Dorothy Dehner American, 1901-1994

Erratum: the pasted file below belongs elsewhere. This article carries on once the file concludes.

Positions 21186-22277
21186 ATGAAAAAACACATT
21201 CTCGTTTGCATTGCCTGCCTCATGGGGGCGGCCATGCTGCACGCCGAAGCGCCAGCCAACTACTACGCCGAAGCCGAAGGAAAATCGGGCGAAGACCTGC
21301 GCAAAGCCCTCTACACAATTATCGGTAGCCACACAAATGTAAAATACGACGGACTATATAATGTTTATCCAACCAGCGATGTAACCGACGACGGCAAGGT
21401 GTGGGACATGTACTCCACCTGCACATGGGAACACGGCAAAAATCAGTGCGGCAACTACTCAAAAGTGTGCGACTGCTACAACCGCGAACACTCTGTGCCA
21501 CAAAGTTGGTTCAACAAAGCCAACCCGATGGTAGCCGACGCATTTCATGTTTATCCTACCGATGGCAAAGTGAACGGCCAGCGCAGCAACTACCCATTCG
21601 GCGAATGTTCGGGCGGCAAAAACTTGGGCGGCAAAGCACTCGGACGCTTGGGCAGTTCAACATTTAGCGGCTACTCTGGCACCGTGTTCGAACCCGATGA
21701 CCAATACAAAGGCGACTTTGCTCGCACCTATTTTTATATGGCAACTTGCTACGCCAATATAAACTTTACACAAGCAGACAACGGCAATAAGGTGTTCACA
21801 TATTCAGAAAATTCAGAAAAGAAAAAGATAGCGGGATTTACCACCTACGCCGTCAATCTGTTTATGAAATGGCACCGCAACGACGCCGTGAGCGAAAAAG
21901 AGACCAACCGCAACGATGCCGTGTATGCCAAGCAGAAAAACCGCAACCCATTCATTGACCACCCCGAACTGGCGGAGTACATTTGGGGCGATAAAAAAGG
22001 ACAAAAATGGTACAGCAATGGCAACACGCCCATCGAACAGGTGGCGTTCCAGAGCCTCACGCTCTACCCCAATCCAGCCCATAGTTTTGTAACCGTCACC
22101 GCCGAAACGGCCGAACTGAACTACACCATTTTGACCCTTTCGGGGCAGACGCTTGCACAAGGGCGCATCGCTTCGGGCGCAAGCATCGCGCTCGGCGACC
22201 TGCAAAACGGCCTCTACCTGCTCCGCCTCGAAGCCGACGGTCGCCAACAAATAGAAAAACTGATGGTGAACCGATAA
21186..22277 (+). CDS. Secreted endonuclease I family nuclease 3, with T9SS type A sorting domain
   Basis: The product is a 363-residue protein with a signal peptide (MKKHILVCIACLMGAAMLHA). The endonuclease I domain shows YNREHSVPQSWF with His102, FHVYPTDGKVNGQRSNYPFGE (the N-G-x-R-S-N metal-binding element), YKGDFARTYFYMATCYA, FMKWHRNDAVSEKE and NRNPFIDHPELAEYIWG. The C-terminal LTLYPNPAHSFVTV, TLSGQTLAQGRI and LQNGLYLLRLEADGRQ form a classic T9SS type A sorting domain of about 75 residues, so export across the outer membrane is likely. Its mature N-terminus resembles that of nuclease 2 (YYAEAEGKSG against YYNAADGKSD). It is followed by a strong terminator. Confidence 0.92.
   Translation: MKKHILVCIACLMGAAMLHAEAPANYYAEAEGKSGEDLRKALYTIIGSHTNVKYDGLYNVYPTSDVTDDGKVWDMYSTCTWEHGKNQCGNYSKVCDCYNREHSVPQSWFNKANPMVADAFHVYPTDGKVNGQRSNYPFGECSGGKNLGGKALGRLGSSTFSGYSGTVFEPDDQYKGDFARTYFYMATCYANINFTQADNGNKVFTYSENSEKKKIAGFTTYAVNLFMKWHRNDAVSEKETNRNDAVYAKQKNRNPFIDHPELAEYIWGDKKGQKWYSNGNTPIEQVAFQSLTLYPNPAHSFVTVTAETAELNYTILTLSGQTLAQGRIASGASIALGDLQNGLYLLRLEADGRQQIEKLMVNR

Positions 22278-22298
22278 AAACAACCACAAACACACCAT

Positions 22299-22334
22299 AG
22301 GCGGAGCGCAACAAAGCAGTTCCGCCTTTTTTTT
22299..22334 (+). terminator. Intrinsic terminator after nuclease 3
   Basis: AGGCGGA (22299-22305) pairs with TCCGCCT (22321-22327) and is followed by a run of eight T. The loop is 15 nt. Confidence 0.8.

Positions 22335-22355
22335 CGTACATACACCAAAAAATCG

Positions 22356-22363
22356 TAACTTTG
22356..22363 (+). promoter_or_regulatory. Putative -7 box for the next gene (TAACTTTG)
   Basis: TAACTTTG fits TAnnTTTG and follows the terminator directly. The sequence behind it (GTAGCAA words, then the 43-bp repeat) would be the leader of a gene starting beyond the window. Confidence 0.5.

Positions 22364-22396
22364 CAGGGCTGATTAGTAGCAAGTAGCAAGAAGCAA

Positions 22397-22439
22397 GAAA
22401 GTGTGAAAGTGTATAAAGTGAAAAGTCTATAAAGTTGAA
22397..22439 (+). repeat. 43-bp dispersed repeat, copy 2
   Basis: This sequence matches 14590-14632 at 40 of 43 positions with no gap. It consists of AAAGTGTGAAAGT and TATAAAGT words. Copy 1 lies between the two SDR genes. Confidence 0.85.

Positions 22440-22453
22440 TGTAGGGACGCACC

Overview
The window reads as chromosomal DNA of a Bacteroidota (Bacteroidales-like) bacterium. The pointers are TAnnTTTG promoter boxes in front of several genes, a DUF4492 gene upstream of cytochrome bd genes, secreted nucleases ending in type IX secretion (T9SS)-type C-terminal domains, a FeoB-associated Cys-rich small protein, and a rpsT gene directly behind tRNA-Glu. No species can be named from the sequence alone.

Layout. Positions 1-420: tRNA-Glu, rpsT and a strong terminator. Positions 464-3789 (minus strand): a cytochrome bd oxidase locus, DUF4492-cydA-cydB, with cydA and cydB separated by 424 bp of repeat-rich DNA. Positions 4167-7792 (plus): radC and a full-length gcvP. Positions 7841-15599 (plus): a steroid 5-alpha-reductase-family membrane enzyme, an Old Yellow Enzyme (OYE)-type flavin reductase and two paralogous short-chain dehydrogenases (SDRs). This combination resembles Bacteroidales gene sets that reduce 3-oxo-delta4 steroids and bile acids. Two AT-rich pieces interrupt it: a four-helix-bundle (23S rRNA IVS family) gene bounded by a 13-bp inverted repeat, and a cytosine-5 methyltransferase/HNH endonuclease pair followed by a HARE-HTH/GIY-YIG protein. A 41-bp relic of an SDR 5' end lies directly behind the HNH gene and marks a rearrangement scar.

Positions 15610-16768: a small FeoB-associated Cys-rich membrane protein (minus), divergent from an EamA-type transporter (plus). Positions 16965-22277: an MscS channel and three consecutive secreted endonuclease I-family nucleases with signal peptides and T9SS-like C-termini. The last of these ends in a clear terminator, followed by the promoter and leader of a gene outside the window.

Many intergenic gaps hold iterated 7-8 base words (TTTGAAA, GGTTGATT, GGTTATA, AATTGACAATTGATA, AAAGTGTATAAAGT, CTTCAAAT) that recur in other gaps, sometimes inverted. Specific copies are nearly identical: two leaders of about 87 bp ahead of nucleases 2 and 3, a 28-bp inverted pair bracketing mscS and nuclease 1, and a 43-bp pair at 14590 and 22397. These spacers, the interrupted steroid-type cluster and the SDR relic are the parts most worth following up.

Esther A. Day was born in 1912 in Columbus, Ohio, the youngest child and only daughter of Daniel and Katherine Day, respectively a Methodist minister and the daughter of the lighthouse keeper on Great Captain Island in Greenwich, Connecticut. Day described her parents as “hippies,” owing to their relatively eccentric dress and liberal ideologies, which contributed to her father’s dismissal from the Methodist Conference before her birth. Day’s earliest years were spent on a farm outside Hopewell, Virginia, which sits at the fork between the James and Appomattox Rivers. The city’s population boomed after the DuPont Company opened a dynamite factory there, and Day’s father resumed preaching in 1915 on a “freelance” basis to the souls of rural Virginia. As a child, Day witnessed the frenetic performances of evangelical preachers like Billy Sunday and Aimee McPherson when traveling “on the circuit” with her family. Drawing with crayons in between church pews as a child—intended to keep her quiet during services—fostered an early interest in art. The Days moved frequently within Virginia, and they settled by 1920 in Alexandria. Her engagement in the arts grew through proximity to Washington D.C.’s museums, particularly the Corcoran Gallery of Art, Phillips Collection, Freer Gallery of Art, and Smithsonian Institution.